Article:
Secretary-General Ban Ki-moon says he would personally like to see a woman lead the United Nations for the first time since it was established more than 70 years ago.
As he nears the end of his second five-year term on Dec. 31, Ban said that "it's high time now" for a female secretary-general after eight men at the helm of the world organisation.
There are currently 11 candidates vying to succeed Ban — six men and five women.
However, he stressed that the decision is not up to him — it's up to the 15-member Security Council which must recommend a candidate to the 193-member General Assembly for its approval.
The Security Council has held two informal polls in which 12 candidates participated, and in each, the highest-ranked woman was in third place, a disappointment to many. Former Portuguese Prime Minister Antonio Guterres, a former U.N. refugee chief, topped both polls.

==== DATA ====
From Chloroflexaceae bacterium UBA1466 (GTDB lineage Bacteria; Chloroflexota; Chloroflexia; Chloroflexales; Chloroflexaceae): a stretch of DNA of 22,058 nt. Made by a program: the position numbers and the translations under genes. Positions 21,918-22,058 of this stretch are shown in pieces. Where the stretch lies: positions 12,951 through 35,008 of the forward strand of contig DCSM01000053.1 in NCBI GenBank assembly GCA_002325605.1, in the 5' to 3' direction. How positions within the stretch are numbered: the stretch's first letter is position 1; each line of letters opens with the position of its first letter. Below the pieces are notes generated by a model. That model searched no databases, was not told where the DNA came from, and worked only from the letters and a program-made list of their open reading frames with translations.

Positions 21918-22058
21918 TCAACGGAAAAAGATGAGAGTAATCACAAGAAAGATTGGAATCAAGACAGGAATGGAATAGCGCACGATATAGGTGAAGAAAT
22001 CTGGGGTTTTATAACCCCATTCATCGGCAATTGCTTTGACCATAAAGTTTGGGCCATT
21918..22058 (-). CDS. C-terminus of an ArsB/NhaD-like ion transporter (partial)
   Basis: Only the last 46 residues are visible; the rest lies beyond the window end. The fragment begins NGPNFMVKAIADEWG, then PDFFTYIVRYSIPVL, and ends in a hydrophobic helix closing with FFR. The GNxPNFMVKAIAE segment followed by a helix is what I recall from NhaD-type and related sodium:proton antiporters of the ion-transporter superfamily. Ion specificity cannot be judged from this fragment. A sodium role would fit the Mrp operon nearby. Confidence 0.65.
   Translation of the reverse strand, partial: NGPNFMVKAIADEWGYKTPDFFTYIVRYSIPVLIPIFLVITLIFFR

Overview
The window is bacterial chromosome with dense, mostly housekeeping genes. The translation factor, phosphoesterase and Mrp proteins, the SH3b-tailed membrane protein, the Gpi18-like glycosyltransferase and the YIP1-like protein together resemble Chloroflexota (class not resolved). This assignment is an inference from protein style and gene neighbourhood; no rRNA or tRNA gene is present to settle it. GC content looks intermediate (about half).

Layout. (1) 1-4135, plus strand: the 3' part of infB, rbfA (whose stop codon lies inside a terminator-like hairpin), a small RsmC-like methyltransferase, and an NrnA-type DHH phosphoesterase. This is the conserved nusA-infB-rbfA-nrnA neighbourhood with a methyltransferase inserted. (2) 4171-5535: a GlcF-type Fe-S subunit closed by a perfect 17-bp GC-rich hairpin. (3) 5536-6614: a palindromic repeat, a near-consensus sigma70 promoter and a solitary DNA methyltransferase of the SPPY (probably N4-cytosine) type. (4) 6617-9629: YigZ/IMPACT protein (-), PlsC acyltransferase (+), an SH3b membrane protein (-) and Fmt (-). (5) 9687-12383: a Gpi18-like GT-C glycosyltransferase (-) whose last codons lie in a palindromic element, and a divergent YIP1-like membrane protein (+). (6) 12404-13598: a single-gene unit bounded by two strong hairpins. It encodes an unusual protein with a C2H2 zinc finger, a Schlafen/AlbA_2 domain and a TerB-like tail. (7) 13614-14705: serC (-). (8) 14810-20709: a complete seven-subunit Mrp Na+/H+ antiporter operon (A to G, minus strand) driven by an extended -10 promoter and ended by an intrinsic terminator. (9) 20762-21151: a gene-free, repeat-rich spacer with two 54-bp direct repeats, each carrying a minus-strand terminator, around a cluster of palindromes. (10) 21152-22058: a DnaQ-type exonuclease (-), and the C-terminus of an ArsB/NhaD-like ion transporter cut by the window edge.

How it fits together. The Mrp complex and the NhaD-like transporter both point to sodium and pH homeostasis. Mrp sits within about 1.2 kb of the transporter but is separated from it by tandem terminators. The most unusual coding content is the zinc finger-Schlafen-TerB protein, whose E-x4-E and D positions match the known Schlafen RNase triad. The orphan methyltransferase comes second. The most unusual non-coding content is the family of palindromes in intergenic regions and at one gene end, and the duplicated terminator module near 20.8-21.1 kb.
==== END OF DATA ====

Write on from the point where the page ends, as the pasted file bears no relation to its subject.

In the first "straw" poll Irina Bokova of Bulgaria, who heads the U.N. Educational, Scientific and Cultural Organization, came in third but in the second she dropped to fifth. In the second poll Argentina's Foreign Minister Susana Malcorra, who was Ban's former chief of staff, moved up to third. Former Croatian Foreign Minister Vesna Pusic, who placed last in the first poll, dropped out of the race.
The three other women candidates are New Zealand's former prime minister Helen Clark, who heads the U.N. Development Program; Christiana Figueres of Costa Rica, the U.N. official who played a key role in shaping last December's historic agreement to fight climate change; and former Moldovan Foreign Minister Natalia Gherman,
The Security Council has scheduled another "straw" poll on Aug. 29 and at least one, and possibly two, are expected to be held in September.